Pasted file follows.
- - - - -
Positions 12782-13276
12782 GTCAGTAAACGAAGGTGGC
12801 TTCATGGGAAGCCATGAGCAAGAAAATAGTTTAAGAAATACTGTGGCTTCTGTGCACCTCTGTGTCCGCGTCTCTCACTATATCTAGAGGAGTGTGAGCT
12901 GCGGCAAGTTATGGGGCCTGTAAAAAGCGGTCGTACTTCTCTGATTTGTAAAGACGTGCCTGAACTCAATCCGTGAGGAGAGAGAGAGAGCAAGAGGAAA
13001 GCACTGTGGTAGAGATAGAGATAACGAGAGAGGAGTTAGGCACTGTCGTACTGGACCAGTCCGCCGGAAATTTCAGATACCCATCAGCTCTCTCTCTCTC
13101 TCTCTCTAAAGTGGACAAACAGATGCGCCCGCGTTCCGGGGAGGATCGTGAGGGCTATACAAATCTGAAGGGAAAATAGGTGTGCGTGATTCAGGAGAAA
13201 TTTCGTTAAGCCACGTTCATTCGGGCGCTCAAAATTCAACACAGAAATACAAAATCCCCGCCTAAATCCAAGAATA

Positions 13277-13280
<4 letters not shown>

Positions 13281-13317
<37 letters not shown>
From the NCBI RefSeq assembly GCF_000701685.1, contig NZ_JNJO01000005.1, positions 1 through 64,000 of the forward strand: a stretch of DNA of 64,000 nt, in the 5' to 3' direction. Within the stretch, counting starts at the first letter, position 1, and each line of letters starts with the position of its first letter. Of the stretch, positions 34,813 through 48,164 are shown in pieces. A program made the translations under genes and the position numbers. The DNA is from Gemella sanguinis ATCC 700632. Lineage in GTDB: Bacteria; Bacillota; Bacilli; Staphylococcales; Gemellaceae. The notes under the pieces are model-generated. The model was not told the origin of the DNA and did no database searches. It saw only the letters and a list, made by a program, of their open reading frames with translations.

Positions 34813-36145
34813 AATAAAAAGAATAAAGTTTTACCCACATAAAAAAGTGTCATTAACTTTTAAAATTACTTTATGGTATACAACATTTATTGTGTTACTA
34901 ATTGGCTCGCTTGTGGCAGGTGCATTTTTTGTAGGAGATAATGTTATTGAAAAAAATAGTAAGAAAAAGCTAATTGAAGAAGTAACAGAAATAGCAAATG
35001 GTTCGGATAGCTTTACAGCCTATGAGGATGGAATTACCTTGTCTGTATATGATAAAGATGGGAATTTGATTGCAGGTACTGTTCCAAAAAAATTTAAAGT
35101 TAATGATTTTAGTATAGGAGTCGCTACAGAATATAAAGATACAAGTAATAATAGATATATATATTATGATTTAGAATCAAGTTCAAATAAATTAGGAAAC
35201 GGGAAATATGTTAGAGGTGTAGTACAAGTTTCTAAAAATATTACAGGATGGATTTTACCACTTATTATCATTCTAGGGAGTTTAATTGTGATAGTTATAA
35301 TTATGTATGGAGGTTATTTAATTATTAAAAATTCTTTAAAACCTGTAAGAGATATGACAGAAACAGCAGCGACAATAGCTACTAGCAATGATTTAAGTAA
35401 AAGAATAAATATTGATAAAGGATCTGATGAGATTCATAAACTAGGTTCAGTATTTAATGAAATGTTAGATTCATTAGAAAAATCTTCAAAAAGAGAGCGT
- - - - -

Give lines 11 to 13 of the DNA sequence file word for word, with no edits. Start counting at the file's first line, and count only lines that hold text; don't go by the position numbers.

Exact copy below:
<37 letters not shown>
From the NCBI RefSeq assembly GCF_000701685.1, contig NZ_JNJO01000005.1, positions 1 through 64,000 of the forward strand: a stretch of DNA of 64,000 nt, in the 5' to 3' direction. Within the stretch, counting starts at the first letter, position 1, and each line of letters starts with the position of its first letter. Of the stretch, positions 34,813 through 48,164 are shown in pieces. A program made the translations under genes and the position numbers. The DNA is from Gemella sanguinis ATCC 700632. Lineage in GTDB: Bacteria; Bacillota; Bacilli; Staphylococcales; Gemellaceae. The notes under the pieces are model-generated. The model was not told the origin of the DNA and did no database searches. It saw only the letters and a list, made by a program, of their open reading frames with translations.

Positions 34813-36145